February 4, 2018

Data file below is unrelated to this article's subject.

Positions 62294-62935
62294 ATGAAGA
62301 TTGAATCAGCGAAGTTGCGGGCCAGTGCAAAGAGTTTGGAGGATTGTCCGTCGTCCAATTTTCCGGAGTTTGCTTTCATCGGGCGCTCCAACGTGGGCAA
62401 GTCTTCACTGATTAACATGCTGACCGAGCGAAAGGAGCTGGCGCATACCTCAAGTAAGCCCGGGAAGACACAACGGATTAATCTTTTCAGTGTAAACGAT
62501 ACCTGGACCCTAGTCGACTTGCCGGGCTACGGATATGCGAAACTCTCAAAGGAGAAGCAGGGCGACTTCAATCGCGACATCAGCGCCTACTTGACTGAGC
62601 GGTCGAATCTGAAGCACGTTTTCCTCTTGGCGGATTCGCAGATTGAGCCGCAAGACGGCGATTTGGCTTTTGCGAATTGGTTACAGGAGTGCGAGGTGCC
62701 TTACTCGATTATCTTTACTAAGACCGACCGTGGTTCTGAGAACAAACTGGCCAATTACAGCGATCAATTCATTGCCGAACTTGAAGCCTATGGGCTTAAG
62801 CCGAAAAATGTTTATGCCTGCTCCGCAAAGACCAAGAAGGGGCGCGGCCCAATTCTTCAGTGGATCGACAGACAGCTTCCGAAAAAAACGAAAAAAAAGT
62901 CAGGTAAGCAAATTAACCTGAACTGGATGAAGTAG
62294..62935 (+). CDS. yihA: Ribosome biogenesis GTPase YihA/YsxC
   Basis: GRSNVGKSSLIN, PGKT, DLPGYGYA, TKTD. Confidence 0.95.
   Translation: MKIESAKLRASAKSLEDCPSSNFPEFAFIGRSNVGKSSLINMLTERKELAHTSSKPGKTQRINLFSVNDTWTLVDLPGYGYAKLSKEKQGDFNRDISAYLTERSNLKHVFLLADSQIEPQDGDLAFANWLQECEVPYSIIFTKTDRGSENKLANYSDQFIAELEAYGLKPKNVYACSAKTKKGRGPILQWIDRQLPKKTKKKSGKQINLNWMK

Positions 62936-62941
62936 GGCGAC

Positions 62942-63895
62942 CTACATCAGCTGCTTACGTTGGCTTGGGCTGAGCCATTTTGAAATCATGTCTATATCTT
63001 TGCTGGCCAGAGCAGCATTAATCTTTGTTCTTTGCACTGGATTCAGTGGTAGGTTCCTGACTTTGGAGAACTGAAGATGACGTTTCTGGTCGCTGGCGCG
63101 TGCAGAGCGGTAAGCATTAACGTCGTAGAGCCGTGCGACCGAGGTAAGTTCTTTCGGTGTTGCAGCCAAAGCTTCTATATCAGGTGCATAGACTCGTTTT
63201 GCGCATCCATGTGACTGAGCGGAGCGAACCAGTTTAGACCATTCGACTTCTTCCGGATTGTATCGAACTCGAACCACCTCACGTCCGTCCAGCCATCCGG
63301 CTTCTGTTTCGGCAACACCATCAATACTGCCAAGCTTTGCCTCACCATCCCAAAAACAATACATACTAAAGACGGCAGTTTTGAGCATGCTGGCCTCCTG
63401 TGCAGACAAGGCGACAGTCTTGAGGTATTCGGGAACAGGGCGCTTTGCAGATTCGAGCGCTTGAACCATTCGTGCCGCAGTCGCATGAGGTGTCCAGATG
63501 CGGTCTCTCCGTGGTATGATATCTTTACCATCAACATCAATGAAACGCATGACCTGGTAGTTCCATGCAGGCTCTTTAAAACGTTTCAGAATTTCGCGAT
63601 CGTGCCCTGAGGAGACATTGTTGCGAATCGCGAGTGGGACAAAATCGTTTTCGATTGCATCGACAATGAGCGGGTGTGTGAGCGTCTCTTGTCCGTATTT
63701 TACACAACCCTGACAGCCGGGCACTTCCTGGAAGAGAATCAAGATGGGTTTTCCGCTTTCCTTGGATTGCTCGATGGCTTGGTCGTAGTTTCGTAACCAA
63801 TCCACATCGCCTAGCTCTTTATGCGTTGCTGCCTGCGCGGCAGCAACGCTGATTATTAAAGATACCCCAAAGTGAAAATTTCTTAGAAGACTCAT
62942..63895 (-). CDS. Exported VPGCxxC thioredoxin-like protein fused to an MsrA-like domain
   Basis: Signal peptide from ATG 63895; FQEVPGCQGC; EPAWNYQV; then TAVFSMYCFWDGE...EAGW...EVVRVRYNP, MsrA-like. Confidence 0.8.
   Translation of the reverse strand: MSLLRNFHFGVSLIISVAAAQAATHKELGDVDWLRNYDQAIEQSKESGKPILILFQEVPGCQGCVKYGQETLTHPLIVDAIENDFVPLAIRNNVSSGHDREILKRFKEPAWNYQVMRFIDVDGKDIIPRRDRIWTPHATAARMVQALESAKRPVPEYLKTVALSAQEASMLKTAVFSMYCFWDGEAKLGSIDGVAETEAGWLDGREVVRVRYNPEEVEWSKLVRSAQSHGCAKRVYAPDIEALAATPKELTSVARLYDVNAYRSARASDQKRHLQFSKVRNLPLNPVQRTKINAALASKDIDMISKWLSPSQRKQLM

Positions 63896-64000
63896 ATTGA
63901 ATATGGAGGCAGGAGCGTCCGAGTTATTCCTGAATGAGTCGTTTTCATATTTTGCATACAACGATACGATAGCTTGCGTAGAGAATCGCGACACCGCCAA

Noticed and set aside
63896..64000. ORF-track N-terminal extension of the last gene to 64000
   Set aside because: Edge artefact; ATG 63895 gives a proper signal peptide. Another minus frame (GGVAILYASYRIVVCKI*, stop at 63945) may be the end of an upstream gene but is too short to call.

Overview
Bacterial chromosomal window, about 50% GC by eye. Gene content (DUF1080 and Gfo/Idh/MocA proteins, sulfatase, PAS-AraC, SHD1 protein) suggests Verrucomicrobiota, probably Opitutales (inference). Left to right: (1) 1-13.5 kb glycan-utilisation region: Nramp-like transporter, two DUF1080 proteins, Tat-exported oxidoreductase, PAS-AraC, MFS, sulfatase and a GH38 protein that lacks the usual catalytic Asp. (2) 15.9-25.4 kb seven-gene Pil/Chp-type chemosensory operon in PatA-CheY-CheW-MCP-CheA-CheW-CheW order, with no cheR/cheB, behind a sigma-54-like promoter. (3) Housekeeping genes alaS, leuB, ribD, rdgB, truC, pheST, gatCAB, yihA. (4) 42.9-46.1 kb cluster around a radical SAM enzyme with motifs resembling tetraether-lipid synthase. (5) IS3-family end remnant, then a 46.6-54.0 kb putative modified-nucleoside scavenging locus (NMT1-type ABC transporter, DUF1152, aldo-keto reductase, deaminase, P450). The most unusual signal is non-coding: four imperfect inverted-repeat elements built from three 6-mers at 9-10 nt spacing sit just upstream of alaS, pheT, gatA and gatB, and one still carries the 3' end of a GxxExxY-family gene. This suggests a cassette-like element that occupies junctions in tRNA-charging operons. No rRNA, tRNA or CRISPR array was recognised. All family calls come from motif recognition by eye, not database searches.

Water resources are, and have always been, a multidimensional resource that crosses all social and economic sectors. Globally, growing population and urbanisation have increased the pressure to meet the water, energy, and food demands of larger populations with higher expectations. As a result, both developed and developing countries seem to be racing against the clock to respond to the needs of societies in which inequalities continue to grow. Water resources are scarcer and more polluted; their management, governance, and development increasingly depend on decisions that are made in other sectors, many times without sufficient coordination; and their availability is more than ever threatened by issues, such as climate variability and change, that impose nothing but uncertainty. These factors have led to water resources being seen through the lenses of risk and security. The security of water resources necessitates a departure from the status quo, to an innovative system that is able to understand and appreciate how different natural, policy, and political variables interact and affect each other. This system requires a wholesome perspective that is able to propose alternatives that consider complexity and that are adaptive to an uncertain future. A departure is necessary because the status quo has proven unable to respond to the present needs and expectations, much less to future ones.